The fact that I bought a second M9 is telling though. I have a D700 which I feel is one of the best cameras ever made. Pound for pound it murders the M9, yet it’s the M9 that I take everywhere with me. It’s a lovely thing to have in your hands, but the fact that it is manual focus, discreet and uses such amazing glass is what wins me over. I really didn’t want to go without for the couple of months it took to fix the first one.

    For me the M10 needs to deliver more pixels (not essential, but that’s the way of the world), significantly improved low light performance, better build quality and the screen at the back really should be sapphire glass like the M8.2. After that I’m not sure what else Leica need to do. Hopefully there will be an upgrade offered for the M9.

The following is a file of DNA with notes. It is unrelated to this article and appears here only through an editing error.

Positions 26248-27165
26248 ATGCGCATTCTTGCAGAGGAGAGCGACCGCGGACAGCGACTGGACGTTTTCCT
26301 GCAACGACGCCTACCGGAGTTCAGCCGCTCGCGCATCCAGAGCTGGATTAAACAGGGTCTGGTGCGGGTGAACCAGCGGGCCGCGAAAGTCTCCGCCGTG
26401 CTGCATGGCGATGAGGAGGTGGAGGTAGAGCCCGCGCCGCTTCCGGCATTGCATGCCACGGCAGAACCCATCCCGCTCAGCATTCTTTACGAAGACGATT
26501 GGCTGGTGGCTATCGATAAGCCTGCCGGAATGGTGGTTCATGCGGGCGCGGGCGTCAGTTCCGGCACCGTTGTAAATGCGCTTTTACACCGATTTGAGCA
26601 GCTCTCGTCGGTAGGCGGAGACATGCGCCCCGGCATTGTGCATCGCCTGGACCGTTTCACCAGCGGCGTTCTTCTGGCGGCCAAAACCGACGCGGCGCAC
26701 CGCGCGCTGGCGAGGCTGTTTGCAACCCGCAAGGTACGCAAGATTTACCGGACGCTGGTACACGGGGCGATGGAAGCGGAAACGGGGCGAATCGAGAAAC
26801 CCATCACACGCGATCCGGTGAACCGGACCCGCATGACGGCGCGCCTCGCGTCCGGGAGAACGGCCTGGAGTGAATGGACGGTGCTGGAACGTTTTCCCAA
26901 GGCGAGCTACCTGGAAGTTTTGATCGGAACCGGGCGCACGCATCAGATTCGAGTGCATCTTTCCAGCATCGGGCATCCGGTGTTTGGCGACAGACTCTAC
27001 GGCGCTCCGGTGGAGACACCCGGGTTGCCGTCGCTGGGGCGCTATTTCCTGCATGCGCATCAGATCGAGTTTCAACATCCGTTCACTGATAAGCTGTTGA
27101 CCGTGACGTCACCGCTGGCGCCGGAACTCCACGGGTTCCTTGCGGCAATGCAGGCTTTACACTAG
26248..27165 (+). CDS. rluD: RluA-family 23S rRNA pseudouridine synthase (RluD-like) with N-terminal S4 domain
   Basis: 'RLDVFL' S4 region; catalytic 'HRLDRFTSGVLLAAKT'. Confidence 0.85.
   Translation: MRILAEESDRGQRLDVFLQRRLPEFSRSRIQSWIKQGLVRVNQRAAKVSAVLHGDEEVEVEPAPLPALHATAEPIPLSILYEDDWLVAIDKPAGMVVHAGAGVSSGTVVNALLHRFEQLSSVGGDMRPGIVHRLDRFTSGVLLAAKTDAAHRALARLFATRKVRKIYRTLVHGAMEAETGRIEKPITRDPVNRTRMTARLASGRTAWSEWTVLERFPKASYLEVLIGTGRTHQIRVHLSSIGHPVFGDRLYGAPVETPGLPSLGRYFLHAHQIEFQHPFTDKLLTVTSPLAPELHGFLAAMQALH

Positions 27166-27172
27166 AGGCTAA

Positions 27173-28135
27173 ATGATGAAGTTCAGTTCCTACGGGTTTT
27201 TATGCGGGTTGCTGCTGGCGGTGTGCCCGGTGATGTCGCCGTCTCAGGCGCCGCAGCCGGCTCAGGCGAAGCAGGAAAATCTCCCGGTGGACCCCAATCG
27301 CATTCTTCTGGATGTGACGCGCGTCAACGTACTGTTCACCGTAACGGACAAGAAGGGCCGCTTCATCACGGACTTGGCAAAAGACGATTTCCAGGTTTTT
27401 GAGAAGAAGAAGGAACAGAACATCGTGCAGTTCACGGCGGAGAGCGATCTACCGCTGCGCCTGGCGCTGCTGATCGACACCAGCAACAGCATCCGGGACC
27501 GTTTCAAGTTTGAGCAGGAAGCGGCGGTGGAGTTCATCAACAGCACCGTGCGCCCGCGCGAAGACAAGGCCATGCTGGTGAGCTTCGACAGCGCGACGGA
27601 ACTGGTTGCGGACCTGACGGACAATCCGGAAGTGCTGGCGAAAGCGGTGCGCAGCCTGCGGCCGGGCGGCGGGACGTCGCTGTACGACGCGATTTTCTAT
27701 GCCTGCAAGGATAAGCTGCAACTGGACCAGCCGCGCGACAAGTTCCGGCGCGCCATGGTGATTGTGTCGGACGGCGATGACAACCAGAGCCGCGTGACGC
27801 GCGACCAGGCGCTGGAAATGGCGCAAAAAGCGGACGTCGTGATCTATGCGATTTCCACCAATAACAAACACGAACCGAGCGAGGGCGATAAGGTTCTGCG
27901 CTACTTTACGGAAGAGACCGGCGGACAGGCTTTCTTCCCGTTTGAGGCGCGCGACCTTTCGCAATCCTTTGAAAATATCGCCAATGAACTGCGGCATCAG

9. Well your requests for the saphire screen and the more robust finish of the M8.2 have been answered with the M9P for an extra £500 bringing the cost up to £5500. I bought an M8 second hand for £1599, about £300 more than my 7D cost earlier in the year. I think £1500 is what the M9P should cost new. Let’s face it, you can buy a new Volkswagon Polo for the cost of an M9P and a 35mm Summilux. Leica have really survived buy selling overpriced vanity cameras and special editions for collectors for years and they can’t kick the habit with their unreliable digital Ms. I sincerely hope that with the success of the Fuji X100 proving that a Japanese manufacturer can sell a quality rangefinder-like retro compact for £1000, still 40% less than a Leica X1, that they take the next logical step and make a new full frame digital rangefinder. If they can keep the price south of £1700 / $2000 has an M-mount and no AA filter it will sell by the boatload. People that buy cameras for photography can then get a Canon/Nikon and the Leica strokers and collectors can buy the ludicrously priced offerings and gold dodo skin limited editions from Solms.